But, no matter the guest, Matte knows that no schedule is complete without the destination that's everyone's favored first and last stop.
"At the end of the day," she says, "it's all about the Falls."
Bewildered at the Border
It was an announcement that created countless furrowed brows.
In 2005, the U.S. Department of Homeland Security informed travelers that, over the next several years, there would be a change in regulations for border crossing between the United States and Canada –– an attempt, they explained, to make the world's longest non-militarized border (5,526 miles over land and water) less vulnerable.
"And it's caused so much confusion ever since," says Arlene White, executive director of the Binational Tourism Alliance, a Buffalo, New York-based organization that supports destination development in cross-border regions shared by the countries (www.btapartners.com
For many Americans accustomed to making casual trips to Canada, the new rules sparked thoughts of long delays at crammed checkpoints, not to mention packing piles of identification paperwork next to all those vacation clothes. "We've actually seen people who've crossed the border quite comfortably for years, who are now reluctant to make the trip because they think it's going to be this big hassle," says White.
"The truth is, the borders are not backed up … and the lines aren't any longer than they would normally be for people leaving after a long weekend."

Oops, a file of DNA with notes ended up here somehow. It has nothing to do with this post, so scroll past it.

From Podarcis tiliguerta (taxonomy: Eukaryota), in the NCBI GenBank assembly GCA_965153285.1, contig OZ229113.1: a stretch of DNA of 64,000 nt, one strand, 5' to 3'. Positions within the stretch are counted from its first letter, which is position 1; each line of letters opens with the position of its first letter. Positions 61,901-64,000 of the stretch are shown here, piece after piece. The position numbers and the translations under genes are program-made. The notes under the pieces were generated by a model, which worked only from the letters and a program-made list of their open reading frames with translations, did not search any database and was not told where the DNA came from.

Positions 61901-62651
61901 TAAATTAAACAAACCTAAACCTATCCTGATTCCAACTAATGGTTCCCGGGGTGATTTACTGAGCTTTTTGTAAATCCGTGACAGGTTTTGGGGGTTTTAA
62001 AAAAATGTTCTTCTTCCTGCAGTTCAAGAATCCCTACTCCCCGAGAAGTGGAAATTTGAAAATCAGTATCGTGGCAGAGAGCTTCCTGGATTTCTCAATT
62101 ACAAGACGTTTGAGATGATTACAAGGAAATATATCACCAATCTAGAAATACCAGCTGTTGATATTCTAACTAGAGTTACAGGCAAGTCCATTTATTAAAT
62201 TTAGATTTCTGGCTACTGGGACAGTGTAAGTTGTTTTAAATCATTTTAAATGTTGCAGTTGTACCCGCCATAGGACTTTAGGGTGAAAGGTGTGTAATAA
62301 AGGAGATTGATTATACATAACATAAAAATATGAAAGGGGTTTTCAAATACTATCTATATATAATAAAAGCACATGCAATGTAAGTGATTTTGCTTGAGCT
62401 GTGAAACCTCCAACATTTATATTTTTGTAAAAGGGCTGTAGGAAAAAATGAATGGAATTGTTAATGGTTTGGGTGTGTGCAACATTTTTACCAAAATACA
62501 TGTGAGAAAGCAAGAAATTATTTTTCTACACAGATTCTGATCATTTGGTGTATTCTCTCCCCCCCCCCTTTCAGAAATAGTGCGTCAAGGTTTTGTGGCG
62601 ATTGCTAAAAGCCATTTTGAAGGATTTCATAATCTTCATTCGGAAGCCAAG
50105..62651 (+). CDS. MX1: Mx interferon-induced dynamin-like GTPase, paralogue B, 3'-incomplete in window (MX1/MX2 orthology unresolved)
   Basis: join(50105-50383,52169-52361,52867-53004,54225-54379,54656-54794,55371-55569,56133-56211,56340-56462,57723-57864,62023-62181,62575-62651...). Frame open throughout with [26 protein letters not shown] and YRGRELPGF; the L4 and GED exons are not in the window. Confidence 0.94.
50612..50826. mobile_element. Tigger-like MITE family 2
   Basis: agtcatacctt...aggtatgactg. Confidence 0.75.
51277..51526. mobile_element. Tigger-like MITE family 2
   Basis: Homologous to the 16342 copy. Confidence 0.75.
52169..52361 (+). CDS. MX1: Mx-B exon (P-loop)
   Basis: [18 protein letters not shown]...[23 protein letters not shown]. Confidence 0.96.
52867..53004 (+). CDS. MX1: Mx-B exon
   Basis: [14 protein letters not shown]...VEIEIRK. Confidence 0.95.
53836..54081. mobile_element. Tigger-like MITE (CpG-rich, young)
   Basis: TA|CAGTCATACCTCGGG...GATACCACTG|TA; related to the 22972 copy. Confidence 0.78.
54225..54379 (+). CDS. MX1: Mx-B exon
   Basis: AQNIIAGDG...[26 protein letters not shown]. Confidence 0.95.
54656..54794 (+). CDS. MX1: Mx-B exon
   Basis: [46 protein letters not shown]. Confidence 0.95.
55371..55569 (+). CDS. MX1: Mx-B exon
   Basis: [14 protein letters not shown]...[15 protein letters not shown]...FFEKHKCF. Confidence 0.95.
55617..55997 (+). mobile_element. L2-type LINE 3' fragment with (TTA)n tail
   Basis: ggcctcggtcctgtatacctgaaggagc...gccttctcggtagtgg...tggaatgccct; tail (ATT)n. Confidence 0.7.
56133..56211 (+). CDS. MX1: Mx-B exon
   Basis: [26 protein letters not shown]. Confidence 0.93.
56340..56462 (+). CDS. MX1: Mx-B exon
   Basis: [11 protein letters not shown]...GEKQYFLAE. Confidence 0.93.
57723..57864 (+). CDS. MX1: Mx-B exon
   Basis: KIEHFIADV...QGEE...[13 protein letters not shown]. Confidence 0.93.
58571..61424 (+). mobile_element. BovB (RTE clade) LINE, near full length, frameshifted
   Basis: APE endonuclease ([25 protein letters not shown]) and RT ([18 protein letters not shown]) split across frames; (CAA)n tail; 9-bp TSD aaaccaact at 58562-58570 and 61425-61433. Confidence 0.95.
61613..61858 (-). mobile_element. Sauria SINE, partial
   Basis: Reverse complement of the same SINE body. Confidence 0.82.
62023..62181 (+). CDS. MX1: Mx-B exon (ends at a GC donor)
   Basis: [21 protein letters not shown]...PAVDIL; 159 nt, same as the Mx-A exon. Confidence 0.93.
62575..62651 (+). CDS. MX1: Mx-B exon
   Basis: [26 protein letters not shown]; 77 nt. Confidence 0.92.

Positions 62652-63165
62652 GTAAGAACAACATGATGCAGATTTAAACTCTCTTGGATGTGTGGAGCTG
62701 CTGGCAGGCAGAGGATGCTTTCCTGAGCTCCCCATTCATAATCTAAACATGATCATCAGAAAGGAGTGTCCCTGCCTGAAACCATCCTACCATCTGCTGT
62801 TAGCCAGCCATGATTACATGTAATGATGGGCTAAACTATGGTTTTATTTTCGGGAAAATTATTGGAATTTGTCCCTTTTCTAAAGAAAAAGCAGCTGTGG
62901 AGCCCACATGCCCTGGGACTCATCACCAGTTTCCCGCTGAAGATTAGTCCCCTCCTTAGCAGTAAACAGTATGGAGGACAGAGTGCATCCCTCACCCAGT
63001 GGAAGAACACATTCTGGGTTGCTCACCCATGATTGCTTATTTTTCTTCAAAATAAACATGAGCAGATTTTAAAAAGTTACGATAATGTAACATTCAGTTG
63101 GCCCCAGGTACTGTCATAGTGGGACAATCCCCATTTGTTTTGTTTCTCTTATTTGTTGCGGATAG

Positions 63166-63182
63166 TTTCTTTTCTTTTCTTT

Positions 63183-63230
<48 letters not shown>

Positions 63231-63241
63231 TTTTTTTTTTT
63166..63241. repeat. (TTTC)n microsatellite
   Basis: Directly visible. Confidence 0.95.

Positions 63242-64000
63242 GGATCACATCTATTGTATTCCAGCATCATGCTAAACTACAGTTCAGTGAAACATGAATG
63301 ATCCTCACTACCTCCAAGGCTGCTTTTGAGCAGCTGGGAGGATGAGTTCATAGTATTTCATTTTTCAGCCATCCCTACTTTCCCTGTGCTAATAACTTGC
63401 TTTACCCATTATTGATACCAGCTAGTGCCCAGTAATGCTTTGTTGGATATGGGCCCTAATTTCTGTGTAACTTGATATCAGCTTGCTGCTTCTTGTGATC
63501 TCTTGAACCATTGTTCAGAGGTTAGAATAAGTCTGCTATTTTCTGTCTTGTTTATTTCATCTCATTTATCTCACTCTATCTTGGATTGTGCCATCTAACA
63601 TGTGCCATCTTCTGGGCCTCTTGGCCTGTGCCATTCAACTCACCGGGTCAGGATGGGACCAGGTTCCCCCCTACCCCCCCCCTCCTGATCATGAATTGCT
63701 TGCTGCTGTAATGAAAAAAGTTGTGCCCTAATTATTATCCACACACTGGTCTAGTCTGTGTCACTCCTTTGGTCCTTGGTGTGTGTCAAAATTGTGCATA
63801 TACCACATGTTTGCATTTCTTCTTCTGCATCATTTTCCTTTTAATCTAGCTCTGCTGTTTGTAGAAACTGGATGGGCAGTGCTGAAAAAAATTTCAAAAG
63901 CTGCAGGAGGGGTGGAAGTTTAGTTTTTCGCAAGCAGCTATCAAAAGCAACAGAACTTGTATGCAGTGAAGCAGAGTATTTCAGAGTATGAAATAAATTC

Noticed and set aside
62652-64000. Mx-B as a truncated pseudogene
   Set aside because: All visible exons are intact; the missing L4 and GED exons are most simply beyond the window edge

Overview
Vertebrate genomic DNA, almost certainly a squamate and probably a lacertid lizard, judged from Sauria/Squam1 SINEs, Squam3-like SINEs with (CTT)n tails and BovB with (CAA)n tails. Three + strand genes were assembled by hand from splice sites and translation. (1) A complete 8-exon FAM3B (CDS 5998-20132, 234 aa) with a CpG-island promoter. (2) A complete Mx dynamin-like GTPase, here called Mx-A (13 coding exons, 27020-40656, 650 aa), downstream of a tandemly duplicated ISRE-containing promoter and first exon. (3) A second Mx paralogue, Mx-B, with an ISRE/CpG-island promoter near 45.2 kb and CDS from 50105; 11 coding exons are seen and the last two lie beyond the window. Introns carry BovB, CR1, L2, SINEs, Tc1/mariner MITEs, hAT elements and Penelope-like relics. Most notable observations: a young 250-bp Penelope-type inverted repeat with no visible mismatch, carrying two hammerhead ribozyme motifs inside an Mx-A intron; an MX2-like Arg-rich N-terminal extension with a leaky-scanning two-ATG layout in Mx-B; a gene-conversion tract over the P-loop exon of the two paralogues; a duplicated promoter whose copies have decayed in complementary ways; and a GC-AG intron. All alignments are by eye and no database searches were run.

Here, the BTA offers a breakdown of border-crossing requirements aimed at ensuring trouble-free travel.
Current Traveler Identification Requirements For Land Border Crossings
U.S. visitors to Canada/Canadian visitors to the United States:
Be prepared to verify both your citizenship (place of birth) and identity (photo I.D.) with such documents as a birth certificate, driver’s license, passport, NEXUS/FAST card, naturalization certificate, Visa or Green Card, baptismal certificate, citizenship card, records of landing, or Permanent Resident Card.
If traveling with children, carry identification for each child. Divorced parents who share custody should carry copies of the legal custody documents.
Travelers under the age of 18 and unaccompanied by a parent need a letter of permission from a parent or guardian.
Citizens of other countries:
Must have a valid passport (and may also require a Visitor’s Visa).
New Requirements For Air Travel between Canada and the United States
Effective January 23, 2007, all Canadian and U.S. citizens traveling by air between Canada and the United States are required to have a valid passport to enter the United States.
Effective June 8, 2007, U.S. citizens traveling to Canada, Mexico, the Caribbean and Bermuda, who have applied for but not yet received passports, can temporarily enter and depart from the United States by air with a government-issued photo identification, and U.S. Department of State official proof of application for a passport, through September 30, 2007. Children under the age of 16 traveling with their parents or legal guardian will be permitted to travel with the child’s proof of application. U.S. citizens with pending passport applications can obtain proof of application at www. travel.state.gov/passport/get/ status/status_2567.html.
|For additional information on exceptions to the standard requirements, as well as duty-free limits, please refer to the Canada Border Services Agency at www.cbsa.gc.ca, or the U.S. Department of State at www.travel.state.gov.